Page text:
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The Disability Durational Requirement for SSDI and SSI

by Joe Whitcomb / June 12, 2017

One of the most common reasons individuals are turned down for Social Security Disability Insurance (SSDI) or Supplemental Security (SSI) is that the Social Security Administration determines that an individual does not meet the Durational Requirement. Individuals who are denied benefits for this reason often find it essential to retain the assistance of skilled legal counsel.

Additional Factors that Can Influence Durational Requirements


There are some additional factors that can determine if the Social Security Administration will grant individual disability benefits including the following:

  • Back to Back Conditions. In situations where an individual experiences two back to back impairments and neither lasts for 12 months, a person cannot add these periods together to meet the 12-month requirement.

  • Recovery. If a person recovers long enough to go back if their disability still lasted for 12 months, the person might still be eligible for disability benefits for a temporary duration.

  • Waxing and Waning Conditions. This category includes conditions that get better and sometimes worse. Some examples include fibromyalgia and severe migraines. An individual’s condition need not remain at the same severity for the entire 12 months. In these cases, an individual must show that the periods when the illness is at its worst prevent the individual from maintaining a full-time job.

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The Definition of SSA's Durational Requirement

The Social Security Administration requires individuals to have an impairment that lasts at least twelve months. In making this assessment, the Social Security Administration will rely on the medical records that the department has available which sometimes means that incomplete records are used. The impairment must also prevent individuals from performing Substantial Gainful Activity (which is sometimes referred to as SGA) for at least 12 months in a row. A person cannot receive disability benefits when their wages are over those established for SGA. Frequently, the SSA denies these claims because impairment has not lasted for a period of 12 months or a person’s conditions are expected to improve within 12 months. In some cases, if a person’s conditions do not improve before 12 months have passed, a case might be delayed to see if an individual’s impairment continues.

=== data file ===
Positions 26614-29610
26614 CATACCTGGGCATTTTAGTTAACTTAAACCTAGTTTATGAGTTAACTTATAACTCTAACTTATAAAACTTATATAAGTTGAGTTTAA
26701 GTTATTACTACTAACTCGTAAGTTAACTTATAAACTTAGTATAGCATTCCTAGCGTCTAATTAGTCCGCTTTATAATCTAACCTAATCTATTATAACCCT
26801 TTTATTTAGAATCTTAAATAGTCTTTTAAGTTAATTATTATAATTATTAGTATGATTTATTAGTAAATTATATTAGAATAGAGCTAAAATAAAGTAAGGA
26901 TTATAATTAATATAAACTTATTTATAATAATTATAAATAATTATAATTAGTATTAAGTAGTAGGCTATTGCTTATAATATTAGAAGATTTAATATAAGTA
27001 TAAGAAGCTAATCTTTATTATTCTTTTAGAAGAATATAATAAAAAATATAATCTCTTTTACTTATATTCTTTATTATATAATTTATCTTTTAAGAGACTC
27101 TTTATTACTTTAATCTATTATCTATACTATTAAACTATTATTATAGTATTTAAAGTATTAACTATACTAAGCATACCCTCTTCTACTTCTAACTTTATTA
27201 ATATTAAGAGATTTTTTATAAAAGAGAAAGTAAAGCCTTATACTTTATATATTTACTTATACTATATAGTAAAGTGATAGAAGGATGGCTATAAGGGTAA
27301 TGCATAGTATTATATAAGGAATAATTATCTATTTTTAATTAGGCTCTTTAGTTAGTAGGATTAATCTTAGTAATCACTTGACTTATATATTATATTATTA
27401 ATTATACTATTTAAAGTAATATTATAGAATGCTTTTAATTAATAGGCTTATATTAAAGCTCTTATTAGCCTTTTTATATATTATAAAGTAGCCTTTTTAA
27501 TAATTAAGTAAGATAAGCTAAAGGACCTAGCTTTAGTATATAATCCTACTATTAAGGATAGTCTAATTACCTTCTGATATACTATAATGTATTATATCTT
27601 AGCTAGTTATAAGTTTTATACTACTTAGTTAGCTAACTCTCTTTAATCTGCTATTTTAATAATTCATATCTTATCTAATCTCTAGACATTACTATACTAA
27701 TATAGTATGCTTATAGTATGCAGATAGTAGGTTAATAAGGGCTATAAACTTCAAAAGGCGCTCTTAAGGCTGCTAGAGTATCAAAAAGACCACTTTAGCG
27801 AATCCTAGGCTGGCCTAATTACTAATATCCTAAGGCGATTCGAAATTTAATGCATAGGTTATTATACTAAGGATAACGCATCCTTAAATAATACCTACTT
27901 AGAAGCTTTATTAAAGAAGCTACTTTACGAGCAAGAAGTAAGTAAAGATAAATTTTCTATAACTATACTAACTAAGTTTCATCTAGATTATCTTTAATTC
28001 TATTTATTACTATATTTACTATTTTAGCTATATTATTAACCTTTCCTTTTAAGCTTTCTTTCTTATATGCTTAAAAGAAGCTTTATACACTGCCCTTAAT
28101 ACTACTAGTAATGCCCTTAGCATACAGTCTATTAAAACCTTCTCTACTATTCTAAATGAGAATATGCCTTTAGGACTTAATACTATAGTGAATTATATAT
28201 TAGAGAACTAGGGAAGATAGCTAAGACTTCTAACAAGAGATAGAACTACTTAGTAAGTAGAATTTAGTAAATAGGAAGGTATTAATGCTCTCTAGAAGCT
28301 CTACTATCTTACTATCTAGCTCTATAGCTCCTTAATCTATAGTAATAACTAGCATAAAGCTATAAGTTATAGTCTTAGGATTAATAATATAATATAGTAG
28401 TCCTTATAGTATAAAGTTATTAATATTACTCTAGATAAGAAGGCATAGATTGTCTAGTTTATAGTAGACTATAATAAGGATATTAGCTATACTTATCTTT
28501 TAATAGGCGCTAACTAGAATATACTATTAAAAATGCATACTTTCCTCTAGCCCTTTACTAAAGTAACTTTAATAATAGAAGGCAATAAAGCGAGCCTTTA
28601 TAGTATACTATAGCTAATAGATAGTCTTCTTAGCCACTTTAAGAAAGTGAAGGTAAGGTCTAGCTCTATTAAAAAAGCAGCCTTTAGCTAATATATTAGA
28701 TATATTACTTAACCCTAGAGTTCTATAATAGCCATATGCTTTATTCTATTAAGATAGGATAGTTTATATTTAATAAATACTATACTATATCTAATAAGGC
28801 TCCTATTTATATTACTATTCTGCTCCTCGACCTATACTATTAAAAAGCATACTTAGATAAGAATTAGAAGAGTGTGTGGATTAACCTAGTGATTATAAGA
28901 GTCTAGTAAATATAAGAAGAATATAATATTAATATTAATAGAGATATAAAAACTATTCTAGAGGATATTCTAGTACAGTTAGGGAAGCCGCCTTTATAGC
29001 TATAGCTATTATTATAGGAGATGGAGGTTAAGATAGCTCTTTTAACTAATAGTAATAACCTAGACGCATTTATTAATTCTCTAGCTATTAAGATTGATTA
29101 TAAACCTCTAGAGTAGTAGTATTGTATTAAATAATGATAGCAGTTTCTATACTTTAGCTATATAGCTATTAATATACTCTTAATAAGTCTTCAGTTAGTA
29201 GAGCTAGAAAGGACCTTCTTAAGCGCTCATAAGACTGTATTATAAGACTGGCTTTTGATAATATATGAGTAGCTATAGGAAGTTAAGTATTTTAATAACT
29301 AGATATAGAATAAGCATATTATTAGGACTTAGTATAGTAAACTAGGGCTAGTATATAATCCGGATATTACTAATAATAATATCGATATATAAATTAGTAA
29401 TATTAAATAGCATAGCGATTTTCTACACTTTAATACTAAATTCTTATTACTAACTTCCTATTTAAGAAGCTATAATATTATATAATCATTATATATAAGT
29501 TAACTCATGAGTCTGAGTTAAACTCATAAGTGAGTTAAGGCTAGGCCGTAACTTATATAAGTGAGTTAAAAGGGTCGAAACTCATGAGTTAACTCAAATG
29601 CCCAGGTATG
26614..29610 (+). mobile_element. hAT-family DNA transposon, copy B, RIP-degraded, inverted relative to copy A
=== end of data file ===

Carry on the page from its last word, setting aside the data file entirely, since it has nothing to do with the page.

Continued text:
SSDI & SSI Appeals

Individuals are able to appeal a denial of benefits by the Social Security Administration. This process requires filing a Request for Reconsideration or in some cases a Request for Hearing. It is important to note that a person has approximately 60 days in which to file these appeals.

Contact an Experienced Disability Benefit Attorney

It is very important for individuals to appeal unfavorable decisions made by the Social Security Administration. It is frequently very difficult for people to understand the various rules and regulations that come into play regarding these decisions. Fortunately, the legal counsel at Whitcomb, Selinsky, PC or its disability arm, Rocky Mountain Disability Law Group today. Our law firm can help with your disability case so do not hesitate to contact us at (303) 534-1958 or by filling out our quick and convenient online form.

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Joe Whitcomb

Joe Whitcomb

Joe Whitcomb is the founder and president of Whitcomb, Selinsky, PC (WSM). In addition, he manages the firm and heads up the Government Procurement and International Business Transactions Law sections. As a result of his military service as a U.S. Army Ranger and as a non-commissioned officer in the Air Force, he learned mission accomplishment. While serving in the Air Force, he earned his Bachelor’s in Social Sciences and a Master’s in International Relations. His Master’s emphasis was on National Security and International Political Economics. After his military career, Joe attended law school at the University of Denver Sturm College of Law.

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